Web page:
Blog: Bryce Evans

The social history of football deserves to be better known, says the academic, launching two new research posts

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Due to the relentless pace of today’s news cycle, some of the more astounding stories that have emerged in 2020, this odd and ghastly year, have passed without proper contextualisation.

Two important examples of this are the Premier League Players Together Initiative to support the NHS and Marcus Rashford’s efforts to combat school holiday hunger.

While many commented that the Players Together Fund – set up to offer direct support to NHS Charities Together – showed Matt Hancock’s comments on wage cuts to be opportunistic, and that Rashford’s campaign forced Boris Johnson’s government into a humiliating u-turn, many more missed the broader significance.

Quite simply, a group of young footballers had been responsible for two of the greatest celebrity interventions in this country since Charles Dickens criticised the ideological meanness of the New Poor Law in A Christmas Carol and Oliver Twist.

Everton in the Community neighbourhood manager Sarah Atherton makes a food parcel delivery. Main photo: Food from USM Finch Farm,Everton’s training ground, to be donated to local people as part of the Blue Family Campaign

Next to them stood football supporters and clubs all playing their part. Everton Football Club’s players and senior staff took pay cuts and wage deferrals, which ensured it retained every job and paid its casual match-day and non-match-day staff. The club was the first to set up an outreach campaign, Blue Family, which has helped thousands of local people with everything from food parcels for the most vulnerable to medicine and utilities vouchers for the socially isolated, and laptops and resources to help families with schooling. Current and former players, the chairman, CEO and club staff have also made thousands of welfare calls to supporters.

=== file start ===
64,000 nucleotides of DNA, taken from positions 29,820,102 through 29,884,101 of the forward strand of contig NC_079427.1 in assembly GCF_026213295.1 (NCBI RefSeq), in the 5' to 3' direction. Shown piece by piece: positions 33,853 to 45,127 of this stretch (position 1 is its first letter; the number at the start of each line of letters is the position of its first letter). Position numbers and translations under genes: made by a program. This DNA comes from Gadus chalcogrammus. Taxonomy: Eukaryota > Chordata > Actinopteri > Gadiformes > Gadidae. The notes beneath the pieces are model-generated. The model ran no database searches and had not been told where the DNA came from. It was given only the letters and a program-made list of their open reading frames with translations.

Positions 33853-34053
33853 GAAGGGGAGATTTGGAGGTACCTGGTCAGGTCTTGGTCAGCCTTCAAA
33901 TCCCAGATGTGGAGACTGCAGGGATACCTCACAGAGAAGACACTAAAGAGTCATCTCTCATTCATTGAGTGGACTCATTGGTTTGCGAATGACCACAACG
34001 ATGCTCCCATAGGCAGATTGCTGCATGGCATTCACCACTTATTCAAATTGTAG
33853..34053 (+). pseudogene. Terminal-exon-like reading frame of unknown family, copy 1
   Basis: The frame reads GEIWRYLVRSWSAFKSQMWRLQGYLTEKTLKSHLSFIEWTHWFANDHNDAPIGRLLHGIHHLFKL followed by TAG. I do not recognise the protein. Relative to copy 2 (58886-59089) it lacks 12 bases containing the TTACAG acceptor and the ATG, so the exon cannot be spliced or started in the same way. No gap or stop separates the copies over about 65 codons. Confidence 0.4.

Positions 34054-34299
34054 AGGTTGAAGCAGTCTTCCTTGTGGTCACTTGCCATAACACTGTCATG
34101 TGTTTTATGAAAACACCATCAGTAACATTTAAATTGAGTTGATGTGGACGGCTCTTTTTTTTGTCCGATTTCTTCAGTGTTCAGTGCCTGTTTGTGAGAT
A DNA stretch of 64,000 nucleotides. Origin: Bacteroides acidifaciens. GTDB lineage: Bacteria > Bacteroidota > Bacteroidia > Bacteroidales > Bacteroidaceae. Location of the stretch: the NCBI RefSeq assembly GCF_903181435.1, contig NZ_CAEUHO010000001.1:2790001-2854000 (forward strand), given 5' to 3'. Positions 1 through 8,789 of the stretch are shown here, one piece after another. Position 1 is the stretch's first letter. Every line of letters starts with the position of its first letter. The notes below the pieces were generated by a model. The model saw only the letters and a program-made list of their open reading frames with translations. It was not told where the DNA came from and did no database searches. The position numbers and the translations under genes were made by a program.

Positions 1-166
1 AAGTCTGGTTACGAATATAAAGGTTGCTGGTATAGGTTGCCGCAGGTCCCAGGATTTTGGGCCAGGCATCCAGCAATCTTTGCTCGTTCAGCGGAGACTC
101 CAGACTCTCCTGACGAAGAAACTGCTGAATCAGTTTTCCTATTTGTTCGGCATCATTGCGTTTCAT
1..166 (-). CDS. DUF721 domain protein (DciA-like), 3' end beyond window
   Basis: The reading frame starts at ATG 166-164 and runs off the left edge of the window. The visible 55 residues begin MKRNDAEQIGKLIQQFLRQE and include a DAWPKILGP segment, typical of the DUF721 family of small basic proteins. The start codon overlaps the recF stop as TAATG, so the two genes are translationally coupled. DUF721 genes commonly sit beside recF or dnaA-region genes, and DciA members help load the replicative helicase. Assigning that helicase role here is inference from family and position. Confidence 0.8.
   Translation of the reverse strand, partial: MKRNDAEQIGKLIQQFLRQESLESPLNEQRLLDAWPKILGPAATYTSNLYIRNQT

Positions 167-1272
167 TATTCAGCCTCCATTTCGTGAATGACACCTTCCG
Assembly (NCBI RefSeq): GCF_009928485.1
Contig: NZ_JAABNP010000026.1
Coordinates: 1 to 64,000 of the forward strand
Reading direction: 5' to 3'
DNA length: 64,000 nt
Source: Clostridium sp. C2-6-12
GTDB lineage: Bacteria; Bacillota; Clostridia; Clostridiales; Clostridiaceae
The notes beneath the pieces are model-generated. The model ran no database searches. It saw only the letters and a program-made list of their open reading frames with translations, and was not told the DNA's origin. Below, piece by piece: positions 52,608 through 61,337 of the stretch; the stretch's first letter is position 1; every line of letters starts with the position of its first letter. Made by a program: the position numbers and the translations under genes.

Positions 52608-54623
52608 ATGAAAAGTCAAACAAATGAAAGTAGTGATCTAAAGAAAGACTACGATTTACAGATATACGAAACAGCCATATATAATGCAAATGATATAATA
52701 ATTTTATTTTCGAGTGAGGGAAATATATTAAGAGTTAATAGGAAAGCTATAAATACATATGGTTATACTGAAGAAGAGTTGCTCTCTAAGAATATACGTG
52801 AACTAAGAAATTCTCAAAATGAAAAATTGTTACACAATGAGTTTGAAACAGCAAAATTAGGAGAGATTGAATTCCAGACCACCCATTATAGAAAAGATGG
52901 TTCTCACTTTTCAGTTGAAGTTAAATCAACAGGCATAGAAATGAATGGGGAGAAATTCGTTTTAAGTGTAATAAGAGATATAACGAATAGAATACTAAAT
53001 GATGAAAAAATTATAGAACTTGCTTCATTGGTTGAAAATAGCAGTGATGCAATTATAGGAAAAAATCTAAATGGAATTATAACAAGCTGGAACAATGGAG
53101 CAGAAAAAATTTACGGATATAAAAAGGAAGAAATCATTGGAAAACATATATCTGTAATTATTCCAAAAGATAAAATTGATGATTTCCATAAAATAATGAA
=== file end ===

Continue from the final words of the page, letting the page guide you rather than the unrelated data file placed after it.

Fans Supporting Foodbanks, which sees Everton and Liverpool supporters come together every match day to help feed people across the city (25 per cent of food collected for North Liverpool Foodbank comes from match-day collections at Anfield and Goodison Park) quickly moved their operation online and worked alongside the clubs to continue to support those in need.

Evertonians also made news when the overwhelming majority of season ticket holders and Lounge members donated their season ticket refunds – to the tune of £400,000 – to the campaign to support local people during the pandemic.

But while all of this deserves great acclaim, the role of football as a serious social force is nothing new.
From its mid-Victorian roots to the present day, association football has not only reflected prevailing social structures – it has challenged and changed the status quo, and in doing so acted as a decisive and positive force for change. Examples are legion, running from everyday attitudes to successful political challenges to dictatorship and colonialism.

Why, then, don’t we read more about football’s role in history?

While we’ll all remember being taught in school the well-worn and heart-warming story of combatants clambering out of their trenches for a kickabout in 1914, football’s role in History with a capital ‘H’ often ends there.

This reflects the fact that history, as an academic subject, has only relatively recently progressed from old men in elbow-padded tweed talking about Great Men and their Great Deeds to a more inclusive social history.

And in the same way that history used to be exclusively about Great Men, the way football is written about tends towards heroic stories of great players or managers while downplaying the game’s inherent place in society across time.

Nothing has illustrated this better than the absence of fans during the current pandemic, with the manufactured chants played over live coverage only serving to emphasise the hollowness of football without its public and its community.

Liverpool Hope University has teamed up with Everton Football Club to offer two research masters scholarships focusing on the history of one of the country’s oldest and best-known clubs

Football clubs have brought jobs and commerce to some of the most deprived communities during some of their most challenging times. When some local and regional economies were on the brink of collapse, football’s economic contribution has played a major role in keeping them afloat. These clubs are employers across generations. Many of them have deep connections to their town’s oldest religious communities. Football clubs are interwoven with geographic and social identities. The establishment of Bury AFC, with its tagline “By the fans, for the fans, bringing football back to the town of Bury”, says it all.